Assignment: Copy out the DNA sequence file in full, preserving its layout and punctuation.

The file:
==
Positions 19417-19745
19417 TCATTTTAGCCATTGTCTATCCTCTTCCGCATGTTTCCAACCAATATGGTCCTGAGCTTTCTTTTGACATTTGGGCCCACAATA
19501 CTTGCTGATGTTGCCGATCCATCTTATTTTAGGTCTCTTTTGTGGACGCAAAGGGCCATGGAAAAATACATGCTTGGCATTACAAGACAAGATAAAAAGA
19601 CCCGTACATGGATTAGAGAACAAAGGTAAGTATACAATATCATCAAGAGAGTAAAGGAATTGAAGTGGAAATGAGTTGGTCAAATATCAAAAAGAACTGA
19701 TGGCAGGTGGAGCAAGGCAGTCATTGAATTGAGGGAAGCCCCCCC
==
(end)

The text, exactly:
Positions 19417-19745
19417 TCATTTTAGCCATTGTCTATCCTCTTCCGCATGTTTCCAACCAATATGGTCCTGAGCTTTCTTTTGACATTTGGGCCCACAATA
19501 CTTGCTGATGTTGCCGATCCATCTTATTTTAGGTCTCTTTTGTGGACGCAAAGGGCCATGGAAAAATACATGCTTGGCATTACAAGACAAGATAAAAAGA
19601 CCCGTACATGGATTAGAGAACAAAGGTAAGTATACAATATCATCAAGAGAGTAAAGGAATTGAAGTGGAAATGAGTTGGTCAAATATCAAAAAGAACTGA
19701 TGGCAGGTGGAGCAAGGCAGTCATTGAATTGAGGGAAGCCCCCCC